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Research and the Ph.D.: My Third “Child”

by Kimberly on October 17, 2013 · 0 comments

I am beginning to understanding that my Ph.D. will be my third child. There’s a surprising amount of shared experiences involved in bringing a human being into this world and adding three little letters behind your name. There is the emotional, mental, and physical fatigue. Feelings of needing to push (which is biological when giving birth and mental when churning out a manuscript). Sleepless nights. Non-stop work. Extreme joy. Extreme frustration. Anticipation. Great sacrifice. Greater reward.

I am also reminded of the feeling I experienced as a new mother. Of how in a matter of moments, I had shared experiences and feelings with a majority of the world population, those who were also parents. I understand now the range of feelings involved when you identify as a parent and I have a deeper appreciation for the sacrifices and dedication some parents are required to make.

It would not surprise me if I experience similar feelings when I am finally a “doctor.” If I have the parallel experience of feeling connected to all those who also have those three little letters behind their name. We will have all gone through a similar journey to earn that status.

It’s not just about the emotional journey, though, it is also about the learning involved. It’s about the transition from being a student who is told or guided as to what to learn to being a professional learner of sorts, one who takes true ownership of his or her learning experience.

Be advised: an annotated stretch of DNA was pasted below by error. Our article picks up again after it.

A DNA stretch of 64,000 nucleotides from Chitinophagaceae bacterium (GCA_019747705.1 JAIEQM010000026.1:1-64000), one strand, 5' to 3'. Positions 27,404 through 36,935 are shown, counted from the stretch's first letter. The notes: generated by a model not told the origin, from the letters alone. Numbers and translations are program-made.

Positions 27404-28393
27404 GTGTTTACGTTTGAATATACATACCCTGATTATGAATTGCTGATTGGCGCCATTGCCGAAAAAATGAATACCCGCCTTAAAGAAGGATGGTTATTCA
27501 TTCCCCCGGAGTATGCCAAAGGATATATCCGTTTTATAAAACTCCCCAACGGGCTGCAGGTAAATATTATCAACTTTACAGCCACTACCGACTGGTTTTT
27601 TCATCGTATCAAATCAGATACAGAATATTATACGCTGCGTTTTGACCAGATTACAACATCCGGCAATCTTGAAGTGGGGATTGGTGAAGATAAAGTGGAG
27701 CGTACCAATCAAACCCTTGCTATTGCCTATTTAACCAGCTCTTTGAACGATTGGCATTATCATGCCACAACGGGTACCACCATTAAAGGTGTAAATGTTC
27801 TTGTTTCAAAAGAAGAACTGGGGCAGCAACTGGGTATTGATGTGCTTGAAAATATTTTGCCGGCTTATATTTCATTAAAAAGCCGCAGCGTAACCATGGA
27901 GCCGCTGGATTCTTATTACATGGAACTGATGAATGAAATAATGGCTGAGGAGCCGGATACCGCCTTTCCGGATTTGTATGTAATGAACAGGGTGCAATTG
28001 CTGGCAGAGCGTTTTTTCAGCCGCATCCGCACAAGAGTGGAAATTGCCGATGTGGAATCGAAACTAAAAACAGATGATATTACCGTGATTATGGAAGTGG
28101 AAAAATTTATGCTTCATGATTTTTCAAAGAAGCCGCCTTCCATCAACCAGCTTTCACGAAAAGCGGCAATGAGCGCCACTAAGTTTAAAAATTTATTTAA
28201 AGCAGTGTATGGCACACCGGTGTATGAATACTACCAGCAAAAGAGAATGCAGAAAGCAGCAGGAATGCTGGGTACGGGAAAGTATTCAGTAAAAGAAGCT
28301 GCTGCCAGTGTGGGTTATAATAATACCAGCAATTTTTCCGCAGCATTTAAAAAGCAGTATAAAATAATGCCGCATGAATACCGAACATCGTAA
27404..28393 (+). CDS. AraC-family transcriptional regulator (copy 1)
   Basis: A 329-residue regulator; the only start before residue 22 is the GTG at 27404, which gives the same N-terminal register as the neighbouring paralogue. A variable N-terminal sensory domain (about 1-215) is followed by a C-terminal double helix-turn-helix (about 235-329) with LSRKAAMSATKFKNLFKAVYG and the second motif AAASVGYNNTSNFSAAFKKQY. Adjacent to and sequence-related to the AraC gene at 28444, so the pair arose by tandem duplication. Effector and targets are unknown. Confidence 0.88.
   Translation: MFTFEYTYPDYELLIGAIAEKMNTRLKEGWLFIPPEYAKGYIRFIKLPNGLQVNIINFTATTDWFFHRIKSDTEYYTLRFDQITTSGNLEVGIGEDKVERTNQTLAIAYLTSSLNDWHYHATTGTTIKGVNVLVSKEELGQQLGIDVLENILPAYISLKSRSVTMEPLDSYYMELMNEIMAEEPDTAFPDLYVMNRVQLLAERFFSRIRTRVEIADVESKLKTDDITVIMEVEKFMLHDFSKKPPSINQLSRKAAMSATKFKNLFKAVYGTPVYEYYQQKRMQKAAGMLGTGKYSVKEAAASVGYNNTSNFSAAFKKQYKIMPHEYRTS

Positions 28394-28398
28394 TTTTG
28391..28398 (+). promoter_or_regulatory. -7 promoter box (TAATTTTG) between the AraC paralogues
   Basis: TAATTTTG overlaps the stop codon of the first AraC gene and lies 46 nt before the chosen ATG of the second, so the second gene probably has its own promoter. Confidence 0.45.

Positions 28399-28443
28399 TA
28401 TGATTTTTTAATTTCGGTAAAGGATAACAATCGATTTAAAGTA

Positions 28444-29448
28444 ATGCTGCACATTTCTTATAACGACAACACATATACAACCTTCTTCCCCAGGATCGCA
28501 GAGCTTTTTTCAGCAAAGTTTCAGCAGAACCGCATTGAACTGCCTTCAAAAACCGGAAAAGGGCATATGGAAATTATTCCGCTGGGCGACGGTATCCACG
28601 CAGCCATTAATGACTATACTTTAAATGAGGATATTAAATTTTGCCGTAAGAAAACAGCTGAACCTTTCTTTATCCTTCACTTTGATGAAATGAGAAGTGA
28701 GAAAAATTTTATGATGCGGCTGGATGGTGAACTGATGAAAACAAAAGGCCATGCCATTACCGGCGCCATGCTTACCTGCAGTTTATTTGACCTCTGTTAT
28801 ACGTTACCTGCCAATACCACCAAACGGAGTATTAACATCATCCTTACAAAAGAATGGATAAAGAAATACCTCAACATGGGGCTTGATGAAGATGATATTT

I feel I am in that phase now where I am taking ownership of what I need to learn as it will inform and enhance my research inquiry. As such, I am inspired to share some of this learning with you. Not with any expectation that it will impact your work directly, but with the hope that you will at least learn something new, interesting, and of potential value.

So over the course of the next month, I will be sharing with you information I have been studying and processing. These will include the importance of being aware of your philosophical approach as it applies to how you conduct and understand research (yes, apparently philosophical orientations are not just limited to clinical work!), as well as sharing information on mixed methods designs and feasibility studies, two areas that are starting to emerge more frequently in the music therapy literature.


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